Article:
Division of Agriculture and Natural Resources
Division of Agriculture and Natural Resources
Division of Agriculture and Natural Resources
University of California
Division of Agriculture and Natural Resources

Posts Tagged: steelhead

LA's concrete river revitalization unlikey to create habitat for steelhead trout

The city of Los Angeles is preparing to remove parts of the LA River's concrete lining, but that may not be enough to bring back native fish, reported Zoie Matthew in Los Angeles Magazine.

"It's hard to do piece-by-piece restoration projects for things adapted to river and stream systems. And it's impossible for steelhead," said Sabrina Drill, UC Cooperative Extension natural resources advisor in Los Angeles and Ventura counties.

It is unlikely steelhead trout will return to the LA River. (Photo: Wikimedia Commons)

Steelhead need a continuous, rapidly flowing channel to complete their life cycle. Other native fish, such as the Arroyo chub, will need gravel, plants, sediment and pools to be restored.

"Ecological heterogeneity is really important," Drill said. "Fish tend to need different kinds of habitat."

Warmer water temperature is another concern. The river lacks trees and plants to shade the water and concrete soaks up the sun's warmth, creating a habitat unsuitable for natives.

Drill said some of the new fish in the river have favorable characteristics. Mosquito fish help with pest control and carp make for good fishing.

"Part of (the river's) role is to provide low-income, underserved communities with a place to access nature, see native birds, and increase public health by having a safe area to walk and fish," Drill said. "I think there's value there too."

Posted on Monday, September 10, 2018 at 10:18 AM
Focus Area Tags: Natural Resources

Conservation organization California Trout helps establish endowed chair at UC Davis

Jeff Thompson, California Trout's executive director, does a little fly fishing on the McCloud River. He played a crucial role in establishing the organization's partnership with UC Davis to ensure that research, teaching, and outreach on wild trout, salmon, and steelhead will continue for many years.

California once teemed with millions of native salmon, trout and steelhead. The state has 31 distinct types of these iconic, majestic fish. But decades of degradation to aquatic habitat has depleted their numbers in many areas of the state. According to a report by UC Davis fisheries professor Peter Moyle and colleagues, 20 of these fish species are in danger of extinction within the next century. They are important species not just for the recreational or commercial benefits they afford, but also because they are a direct reflection of the health of the environment.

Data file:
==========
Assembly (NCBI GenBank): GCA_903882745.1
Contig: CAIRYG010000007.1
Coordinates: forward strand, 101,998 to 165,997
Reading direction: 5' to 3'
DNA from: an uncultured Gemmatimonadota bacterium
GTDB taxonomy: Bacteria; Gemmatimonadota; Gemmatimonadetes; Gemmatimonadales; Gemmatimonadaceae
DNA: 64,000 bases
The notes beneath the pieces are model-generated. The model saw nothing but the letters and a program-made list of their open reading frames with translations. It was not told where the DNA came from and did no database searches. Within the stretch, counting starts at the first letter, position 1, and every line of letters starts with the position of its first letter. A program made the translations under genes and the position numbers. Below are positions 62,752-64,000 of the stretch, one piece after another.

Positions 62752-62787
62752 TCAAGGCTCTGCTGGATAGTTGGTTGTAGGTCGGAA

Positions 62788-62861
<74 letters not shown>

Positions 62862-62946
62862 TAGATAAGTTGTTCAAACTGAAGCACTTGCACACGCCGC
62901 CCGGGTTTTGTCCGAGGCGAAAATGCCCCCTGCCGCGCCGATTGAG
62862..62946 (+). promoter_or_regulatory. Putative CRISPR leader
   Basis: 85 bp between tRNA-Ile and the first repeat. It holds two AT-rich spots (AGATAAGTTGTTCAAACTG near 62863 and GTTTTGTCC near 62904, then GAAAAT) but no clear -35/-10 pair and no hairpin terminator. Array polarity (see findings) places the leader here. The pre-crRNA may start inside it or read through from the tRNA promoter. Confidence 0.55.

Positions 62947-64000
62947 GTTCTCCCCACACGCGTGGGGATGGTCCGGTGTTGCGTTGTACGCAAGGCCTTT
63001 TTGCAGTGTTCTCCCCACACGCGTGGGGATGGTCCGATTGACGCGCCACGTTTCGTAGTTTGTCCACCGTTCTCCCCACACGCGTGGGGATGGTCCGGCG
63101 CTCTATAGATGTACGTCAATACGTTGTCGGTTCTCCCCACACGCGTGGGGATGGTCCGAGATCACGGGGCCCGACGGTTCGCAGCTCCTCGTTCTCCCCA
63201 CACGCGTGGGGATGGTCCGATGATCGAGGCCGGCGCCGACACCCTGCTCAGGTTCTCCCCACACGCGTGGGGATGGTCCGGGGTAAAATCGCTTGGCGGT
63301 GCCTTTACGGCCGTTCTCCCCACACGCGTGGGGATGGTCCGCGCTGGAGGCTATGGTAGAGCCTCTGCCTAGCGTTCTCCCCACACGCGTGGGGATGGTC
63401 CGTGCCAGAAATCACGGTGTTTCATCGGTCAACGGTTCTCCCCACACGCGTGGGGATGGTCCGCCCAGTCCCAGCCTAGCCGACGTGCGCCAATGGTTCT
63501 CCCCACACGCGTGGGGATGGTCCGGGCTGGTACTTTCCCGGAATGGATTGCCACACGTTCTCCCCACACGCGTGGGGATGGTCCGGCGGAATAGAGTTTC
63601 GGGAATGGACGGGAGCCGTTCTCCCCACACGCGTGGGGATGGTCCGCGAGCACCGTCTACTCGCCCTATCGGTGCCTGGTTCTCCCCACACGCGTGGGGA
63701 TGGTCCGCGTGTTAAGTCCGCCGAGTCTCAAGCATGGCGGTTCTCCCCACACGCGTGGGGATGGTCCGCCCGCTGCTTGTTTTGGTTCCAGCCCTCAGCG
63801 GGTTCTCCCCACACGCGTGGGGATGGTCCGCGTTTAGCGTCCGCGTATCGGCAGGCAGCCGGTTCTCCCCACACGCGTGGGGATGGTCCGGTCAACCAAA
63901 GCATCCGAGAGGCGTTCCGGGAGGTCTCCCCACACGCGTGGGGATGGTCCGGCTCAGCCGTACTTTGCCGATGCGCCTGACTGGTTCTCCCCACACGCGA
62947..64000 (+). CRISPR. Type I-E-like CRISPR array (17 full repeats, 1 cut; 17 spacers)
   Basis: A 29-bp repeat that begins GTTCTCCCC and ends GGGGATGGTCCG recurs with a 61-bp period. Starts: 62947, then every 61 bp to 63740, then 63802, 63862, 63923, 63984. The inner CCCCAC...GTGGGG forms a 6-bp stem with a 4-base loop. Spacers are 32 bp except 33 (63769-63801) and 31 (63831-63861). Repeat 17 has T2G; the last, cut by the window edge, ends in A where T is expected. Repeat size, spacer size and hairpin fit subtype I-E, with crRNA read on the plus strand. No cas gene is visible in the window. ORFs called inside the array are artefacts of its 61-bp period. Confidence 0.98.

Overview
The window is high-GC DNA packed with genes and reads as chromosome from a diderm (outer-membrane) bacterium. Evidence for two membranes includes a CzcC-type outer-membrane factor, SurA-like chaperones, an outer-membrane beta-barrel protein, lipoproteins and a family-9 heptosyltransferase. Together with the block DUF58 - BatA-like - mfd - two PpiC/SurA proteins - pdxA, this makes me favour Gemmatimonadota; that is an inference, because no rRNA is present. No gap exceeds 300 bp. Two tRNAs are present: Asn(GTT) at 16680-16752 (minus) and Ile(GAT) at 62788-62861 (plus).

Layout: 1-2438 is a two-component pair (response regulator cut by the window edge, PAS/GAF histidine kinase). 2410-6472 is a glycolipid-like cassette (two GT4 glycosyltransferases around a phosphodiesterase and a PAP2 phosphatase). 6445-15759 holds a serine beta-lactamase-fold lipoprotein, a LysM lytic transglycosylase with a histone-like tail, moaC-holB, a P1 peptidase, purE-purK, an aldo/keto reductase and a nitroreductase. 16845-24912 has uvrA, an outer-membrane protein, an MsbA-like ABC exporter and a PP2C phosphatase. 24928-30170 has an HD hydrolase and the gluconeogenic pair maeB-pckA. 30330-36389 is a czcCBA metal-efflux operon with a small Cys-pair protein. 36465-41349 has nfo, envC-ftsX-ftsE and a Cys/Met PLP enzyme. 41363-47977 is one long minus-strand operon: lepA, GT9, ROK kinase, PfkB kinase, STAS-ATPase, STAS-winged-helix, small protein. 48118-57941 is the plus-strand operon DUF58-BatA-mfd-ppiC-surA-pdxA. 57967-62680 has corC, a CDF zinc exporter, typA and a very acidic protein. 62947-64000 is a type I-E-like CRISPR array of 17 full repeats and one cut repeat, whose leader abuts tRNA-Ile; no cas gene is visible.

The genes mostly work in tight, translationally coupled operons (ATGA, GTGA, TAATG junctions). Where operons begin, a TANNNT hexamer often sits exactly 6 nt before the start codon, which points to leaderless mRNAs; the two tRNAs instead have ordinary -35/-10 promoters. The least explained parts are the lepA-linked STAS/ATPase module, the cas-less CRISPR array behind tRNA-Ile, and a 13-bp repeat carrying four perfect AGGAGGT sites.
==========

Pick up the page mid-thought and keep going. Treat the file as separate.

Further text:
“Large self-sustaining populations of native salmon and trout are found where streams are in reasonably good condition,” Moyle wrote in his 2008 report, “SOS: California's Native Fish Crisis.” This report was commissioned by the conservation organization California Trout (CalTrout), which exists to support conservation science, education, and advocacy efforts to protect California's water resources and fisheries.

Moyle, whose academic home is the Department of Wildlife, Fish and Conservation Biology at UC Davis, is no stranger to CalTrout. He is the foremost authority on California's native freshwater and anadromous (sea-run) fishes and has been a leader in research and conservation efforts. His research has provided the core science essential to statewide conservation planning for freshwater and estuarine native fishes, especially salmon and trout. Graduate students who studied with Moyle now occupy many top-level fish ecologist and management positions in state and federal agencies, as well as key nonprofits like CalTrout.

A Russian River steelhead gets released back into the waters of this important North Coast waterway.
“Peter has been an invaluable resource and instrumental in establishing such a strong scientific foundation in our work,” said CalTrout's executive director Jeff Thompson.

In May of this year CalTrout and UC Davis announced the formal creation of the Peter B. Moyle and California Trout Endowed Chair in Cold Water Fishes. The endowment will provide crucial support for the chair holder's scholarly activities, teaching, and public service involving cold water fish and aquatic ecosystems. He or she will teach department courses, mentor graduate students, conduct research and outreach, and provide leadership in the conservation of cold water fishes and their ecosystems. The university recognizes that salmon, trout, and steelhead are the major drivers of many conservation efforts and will have the highest priority in the chair's program.

Most of the contributors to the endowment are CalTrout board members such as Nick Graves. He and his wife, Mary, explored many trails and trout waters in the Sierra Nevada over the years and have enjoyed larger rivers flowing from the Trinity Alps, Mt. Shasta, and the Siskiyou Mountains. “The opportunity to create a scientific chair whose research targets California waters, in perpetuity, is a comforting thought,” Graves said.

“I have worked with the organization since its earliest days and have always admired the dedication of its members to aquatic conservation,” Moyle said. “I am biased, of course, but I think CalTrout has made a very smart investment in the future by creating an endowed chair.”

Jacob Katz (left), director of California Trout's salmon and steelhead initiatives, and Professor Peter Moyle (right) are pictured at the Yolo Bypass, where their research is evaluating the importance of the area for rearing juvenile salmon.

 

Posted on Tuesday, September 30, 2014 at 8:58 AM
Tags: California Trout (1), CalTrout (1), cold water fish (1), Moyle (1), Peter Moyle (1), salmon (1), steelhead (2), trout (1)
 
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